Iranian Researcher Discovers Squid Skin Could be the Solution to Camouflage Material

Tuesday, February 27, 2018 - 10:34

An Iranian researcher, Leila Deravi, assistant professor of chemistry and chemical biology at Northeastern, has discovered that the chromatophore organs, which appear as hundreds of multi-colored freckles on the surface of a cephalopod’s body, contribute to fast changes in skin color.

Cephalopods—which include octopuses, squid, and cuttlefish—are masters of disguise. They can camouflage to precisely match their surroundings in a matter of seconds, and no scientist has quite been able to replicate the spectacle, Northeastern University official website reports.

The researchers discovered these granules have remarkable optical qualities and used them to make thin films and fibers that could be incorporated into textiles, flexible displays, and future color-changing devices.

Chromatophores come in shades of red, yellow, brown, and orange. They are similar to the freckles on human skin that appear over time. But in cephalopods, these freckles open and close within a fraction of a second to give rise to a continuously reconfiguring skin color. Underneath the chromatophores is a layer of iridophores that act as a mirror. Together, these organs reflect all colors of visible light.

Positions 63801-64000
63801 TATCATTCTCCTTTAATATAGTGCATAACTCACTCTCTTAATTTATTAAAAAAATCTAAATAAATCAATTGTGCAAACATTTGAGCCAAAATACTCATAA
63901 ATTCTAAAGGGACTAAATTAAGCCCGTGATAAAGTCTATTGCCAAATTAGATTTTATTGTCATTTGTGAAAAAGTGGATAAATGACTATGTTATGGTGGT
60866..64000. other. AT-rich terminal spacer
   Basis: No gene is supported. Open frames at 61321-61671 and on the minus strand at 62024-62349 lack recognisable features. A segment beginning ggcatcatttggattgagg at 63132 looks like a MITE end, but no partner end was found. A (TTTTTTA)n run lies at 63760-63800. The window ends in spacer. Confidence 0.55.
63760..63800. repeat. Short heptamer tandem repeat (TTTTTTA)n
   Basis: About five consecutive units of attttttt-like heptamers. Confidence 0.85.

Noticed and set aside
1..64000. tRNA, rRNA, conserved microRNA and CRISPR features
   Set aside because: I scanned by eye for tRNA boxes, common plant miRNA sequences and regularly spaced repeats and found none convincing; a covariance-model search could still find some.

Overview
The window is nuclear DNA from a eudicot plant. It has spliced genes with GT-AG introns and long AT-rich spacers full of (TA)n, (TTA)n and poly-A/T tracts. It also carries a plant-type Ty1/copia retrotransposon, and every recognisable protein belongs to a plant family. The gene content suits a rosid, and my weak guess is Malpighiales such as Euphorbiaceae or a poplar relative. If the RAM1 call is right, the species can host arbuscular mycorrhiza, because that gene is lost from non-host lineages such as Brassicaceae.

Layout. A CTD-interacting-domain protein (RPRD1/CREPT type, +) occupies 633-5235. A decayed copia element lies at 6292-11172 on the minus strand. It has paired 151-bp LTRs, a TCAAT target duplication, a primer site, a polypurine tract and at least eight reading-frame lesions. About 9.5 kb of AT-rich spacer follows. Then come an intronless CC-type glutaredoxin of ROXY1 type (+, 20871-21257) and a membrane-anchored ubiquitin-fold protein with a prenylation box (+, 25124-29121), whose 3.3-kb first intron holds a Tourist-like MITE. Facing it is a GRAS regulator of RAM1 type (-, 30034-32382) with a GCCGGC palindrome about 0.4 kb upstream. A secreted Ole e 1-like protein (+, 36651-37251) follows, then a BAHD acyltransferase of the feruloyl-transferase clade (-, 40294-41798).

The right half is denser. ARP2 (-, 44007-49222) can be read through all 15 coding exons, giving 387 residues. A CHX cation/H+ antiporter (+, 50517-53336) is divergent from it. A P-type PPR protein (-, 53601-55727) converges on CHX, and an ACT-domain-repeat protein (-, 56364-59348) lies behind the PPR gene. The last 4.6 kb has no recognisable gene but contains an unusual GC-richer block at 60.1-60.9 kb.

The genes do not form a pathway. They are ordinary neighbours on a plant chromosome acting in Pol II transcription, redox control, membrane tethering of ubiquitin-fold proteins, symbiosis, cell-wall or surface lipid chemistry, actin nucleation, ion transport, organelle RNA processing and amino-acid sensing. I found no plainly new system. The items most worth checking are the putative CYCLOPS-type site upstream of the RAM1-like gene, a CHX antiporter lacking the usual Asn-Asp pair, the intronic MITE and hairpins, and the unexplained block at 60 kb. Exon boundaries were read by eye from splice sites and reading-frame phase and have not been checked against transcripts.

By removing individual pigment particles from the squid, Deravi was able to explore the breadth of their capabilities as static materials. One particle is only 500 nanometers in size, which is 150 times smaller than the diameter of a human hair. Deravi’s team layered and reorganized the particles and found they could produce an expansive color pallet.

Her team also discovered the pigments can scatter both visible and infrared light. This enhances brightness and light absorption and affects how a final color is perceived. And when Deravi engineered a system that included a mirror—mimicking the layout of organs that squids have naturally—she was able to further enhance the perceived color through scattering light through and off the granules.

The researchers made spools of fibers from the squids’ pigment particles and are now exploring uses for the material. The fibers are so visually interesting that it’s not difficult to imagine weaving them into fabric for clothing or other art forms. But perhaps the most exciting possible application is wearable, flexible screens and textiles that are capable of adaptive coloration.


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